Running rich, poor, slow idle, cuts out easily at low rpm. will die slowing with the clutch disengaged.
Was running fine before I washed it. I probably got some water in tank due to clogged drain. But I've drained the tank, added a gallon, ran it dry, filled tank and still have the problem. The spark plugs are black, have cleaned them up, checked the gap, still hasn't fixed the problem.
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Re: running rich, poor idle, cuts out easily at low
It is not from water in the gas, something else is causing the problem, but I don't know what, yet. Does your bike have the new CAN wiring? Little thin wires running all over the place or the old style fat wires? If it is new style, you shouldn't have a problem with it getting wet, but the old style had 2 junction boxes up front behind the headlight, that doesn't like rain. It could have been enough to make it run lousy. Check it out and clean it if you have to. The next thing to check is the coils, the only other thing that can short out. Your bike is basically waterproof, so the washing might just be coincidence. check all the wires on the bike and under the seat, just to make sure nothing wiggled loose. Did any lights on the dash come on? Hope this helps. 2002 S4,,,99 750 monster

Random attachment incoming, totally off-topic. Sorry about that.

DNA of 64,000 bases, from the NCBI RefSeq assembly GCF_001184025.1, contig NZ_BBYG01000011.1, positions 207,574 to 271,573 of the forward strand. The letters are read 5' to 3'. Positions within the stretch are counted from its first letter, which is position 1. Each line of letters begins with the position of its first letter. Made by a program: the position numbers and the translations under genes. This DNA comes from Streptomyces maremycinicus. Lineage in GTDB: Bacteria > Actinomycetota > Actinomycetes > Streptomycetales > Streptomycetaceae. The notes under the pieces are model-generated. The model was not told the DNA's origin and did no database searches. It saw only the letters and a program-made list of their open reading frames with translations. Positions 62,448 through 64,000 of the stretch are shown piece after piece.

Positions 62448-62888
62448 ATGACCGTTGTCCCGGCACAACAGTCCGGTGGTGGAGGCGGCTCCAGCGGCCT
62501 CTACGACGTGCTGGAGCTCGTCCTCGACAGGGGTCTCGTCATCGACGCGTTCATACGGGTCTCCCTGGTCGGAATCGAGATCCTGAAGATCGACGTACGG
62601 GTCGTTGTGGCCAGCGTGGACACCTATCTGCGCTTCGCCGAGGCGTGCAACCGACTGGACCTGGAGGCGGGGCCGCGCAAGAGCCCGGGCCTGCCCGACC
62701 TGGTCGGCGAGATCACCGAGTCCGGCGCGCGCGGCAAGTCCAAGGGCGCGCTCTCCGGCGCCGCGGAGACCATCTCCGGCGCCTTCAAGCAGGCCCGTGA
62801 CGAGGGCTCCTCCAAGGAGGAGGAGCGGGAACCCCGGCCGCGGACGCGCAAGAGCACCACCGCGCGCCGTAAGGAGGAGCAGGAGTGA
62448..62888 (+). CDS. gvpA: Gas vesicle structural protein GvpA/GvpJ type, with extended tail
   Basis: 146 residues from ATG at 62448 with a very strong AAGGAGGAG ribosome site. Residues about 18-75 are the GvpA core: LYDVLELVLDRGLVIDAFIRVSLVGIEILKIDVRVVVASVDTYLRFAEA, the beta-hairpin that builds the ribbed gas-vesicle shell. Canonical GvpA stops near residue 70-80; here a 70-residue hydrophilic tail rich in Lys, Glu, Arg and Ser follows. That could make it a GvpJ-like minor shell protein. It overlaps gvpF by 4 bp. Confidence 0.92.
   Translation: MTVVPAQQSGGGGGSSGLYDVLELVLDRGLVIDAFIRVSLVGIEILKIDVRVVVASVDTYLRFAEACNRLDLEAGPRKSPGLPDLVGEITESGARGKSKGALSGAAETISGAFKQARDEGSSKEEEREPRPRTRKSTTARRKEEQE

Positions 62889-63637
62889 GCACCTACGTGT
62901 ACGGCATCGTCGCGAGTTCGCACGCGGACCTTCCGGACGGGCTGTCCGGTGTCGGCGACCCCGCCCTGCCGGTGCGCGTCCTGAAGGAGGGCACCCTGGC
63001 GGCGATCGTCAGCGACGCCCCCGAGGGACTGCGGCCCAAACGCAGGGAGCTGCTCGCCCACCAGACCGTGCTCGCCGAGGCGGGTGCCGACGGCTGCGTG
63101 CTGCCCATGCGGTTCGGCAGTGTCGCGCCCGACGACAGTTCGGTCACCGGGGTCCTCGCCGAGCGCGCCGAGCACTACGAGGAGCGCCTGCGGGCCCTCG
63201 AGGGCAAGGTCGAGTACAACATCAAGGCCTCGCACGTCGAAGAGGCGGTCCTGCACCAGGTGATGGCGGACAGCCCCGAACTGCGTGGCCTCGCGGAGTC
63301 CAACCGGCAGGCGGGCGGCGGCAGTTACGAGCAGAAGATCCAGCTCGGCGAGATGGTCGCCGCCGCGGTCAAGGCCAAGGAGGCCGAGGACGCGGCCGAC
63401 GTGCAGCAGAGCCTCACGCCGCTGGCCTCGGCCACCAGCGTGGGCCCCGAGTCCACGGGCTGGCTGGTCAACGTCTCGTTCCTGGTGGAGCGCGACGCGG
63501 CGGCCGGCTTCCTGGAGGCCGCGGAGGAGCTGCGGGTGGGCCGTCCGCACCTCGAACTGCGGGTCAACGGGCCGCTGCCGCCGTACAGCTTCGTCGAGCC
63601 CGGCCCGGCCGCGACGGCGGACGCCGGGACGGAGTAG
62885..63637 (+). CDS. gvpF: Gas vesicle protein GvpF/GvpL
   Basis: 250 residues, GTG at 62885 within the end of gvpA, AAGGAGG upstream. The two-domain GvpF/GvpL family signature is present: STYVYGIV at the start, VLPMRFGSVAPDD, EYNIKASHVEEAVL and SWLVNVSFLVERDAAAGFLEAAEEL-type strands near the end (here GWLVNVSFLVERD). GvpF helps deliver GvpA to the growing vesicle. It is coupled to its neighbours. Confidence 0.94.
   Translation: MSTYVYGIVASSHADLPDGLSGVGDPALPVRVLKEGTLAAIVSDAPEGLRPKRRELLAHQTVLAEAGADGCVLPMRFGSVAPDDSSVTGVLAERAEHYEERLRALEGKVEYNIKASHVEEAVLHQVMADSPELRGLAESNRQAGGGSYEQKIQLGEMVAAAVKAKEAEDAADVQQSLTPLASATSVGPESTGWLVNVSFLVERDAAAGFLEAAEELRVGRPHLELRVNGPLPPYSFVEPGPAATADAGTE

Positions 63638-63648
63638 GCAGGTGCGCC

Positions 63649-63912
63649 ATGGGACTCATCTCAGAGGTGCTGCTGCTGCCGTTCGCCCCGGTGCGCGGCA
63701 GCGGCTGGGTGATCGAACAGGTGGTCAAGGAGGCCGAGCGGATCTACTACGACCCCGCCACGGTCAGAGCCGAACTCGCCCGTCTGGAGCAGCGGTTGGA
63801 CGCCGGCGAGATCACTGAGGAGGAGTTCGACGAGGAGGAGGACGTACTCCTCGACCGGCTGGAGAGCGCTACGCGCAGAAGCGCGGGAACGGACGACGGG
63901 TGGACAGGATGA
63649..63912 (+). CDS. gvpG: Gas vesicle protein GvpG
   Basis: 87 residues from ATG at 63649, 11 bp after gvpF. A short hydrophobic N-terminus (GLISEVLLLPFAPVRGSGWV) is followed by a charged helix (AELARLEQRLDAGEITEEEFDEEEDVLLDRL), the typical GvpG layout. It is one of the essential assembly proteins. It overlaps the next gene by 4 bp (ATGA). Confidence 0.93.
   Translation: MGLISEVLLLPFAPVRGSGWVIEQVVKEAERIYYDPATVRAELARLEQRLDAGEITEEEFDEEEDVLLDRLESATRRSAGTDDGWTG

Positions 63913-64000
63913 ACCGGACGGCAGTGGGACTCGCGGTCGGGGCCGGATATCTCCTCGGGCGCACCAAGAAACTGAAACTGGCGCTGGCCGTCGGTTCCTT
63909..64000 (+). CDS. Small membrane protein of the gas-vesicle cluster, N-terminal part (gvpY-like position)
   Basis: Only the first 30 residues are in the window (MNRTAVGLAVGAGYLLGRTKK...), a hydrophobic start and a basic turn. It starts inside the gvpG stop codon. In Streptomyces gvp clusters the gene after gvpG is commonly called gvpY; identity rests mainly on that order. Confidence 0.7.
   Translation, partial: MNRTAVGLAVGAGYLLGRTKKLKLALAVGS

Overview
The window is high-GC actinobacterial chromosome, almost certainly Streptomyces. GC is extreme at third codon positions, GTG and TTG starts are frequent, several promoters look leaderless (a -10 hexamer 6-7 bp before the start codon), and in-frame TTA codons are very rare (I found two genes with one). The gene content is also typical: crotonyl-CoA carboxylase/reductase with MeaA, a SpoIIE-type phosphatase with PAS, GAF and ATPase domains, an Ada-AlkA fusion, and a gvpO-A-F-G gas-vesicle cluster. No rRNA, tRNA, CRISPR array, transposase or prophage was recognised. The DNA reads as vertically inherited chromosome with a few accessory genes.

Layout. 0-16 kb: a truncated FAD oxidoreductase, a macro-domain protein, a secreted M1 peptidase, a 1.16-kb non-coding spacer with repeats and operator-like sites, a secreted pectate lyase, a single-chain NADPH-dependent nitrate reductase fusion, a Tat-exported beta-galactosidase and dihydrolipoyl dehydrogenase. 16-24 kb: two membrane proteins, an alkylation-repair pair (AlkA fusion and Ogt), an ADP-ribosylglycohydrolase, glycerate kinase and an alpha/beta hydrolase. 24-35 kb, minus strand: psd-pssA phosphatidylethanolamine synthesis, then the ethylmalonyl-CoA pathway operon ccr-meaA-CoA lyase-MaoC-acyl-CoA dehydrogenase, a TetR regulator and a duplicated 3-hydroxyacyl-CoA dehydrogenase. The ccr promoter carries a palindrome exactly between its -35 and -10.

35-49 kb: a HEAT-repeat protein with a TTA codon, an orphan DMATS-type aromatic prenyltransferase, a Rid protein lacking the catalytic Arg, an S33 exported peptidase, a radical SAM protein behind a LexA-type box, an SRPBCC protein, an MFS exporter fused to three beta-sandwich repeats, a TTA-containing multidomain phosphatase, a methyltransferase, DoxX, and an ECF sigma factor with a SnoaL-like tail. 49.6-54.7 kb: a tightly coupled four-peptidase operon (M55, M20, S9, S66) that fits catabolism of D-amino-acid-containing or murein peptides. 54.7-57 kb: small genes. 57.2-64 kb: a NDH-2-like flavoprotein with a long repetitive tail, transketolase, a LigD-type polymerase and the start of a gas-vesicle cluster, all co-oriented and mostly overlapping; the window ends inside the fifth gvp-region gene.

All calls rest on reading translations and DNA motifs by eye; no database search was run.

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Screw in the HIGH and LOW needle valves. Then turn each one out 1 full turn, That should be a good starting point.
After engine is running Run engine at Full throttle. Loosen HIGH screw until the engines RPM slows a bit. When that happens Turn screw back in until it revs high and then just starts to slow again. You do not want the engine to run at it's highest RPM or it's not getting enough Lubrication It need to run Rich, that's why you screw the screw in a bit after the engine has reached it's highest RPM. Let it idle down . Then Accelerate hard, if it hesitates, loosen or tighten the LOW until it accelerates quickly with no hesitation.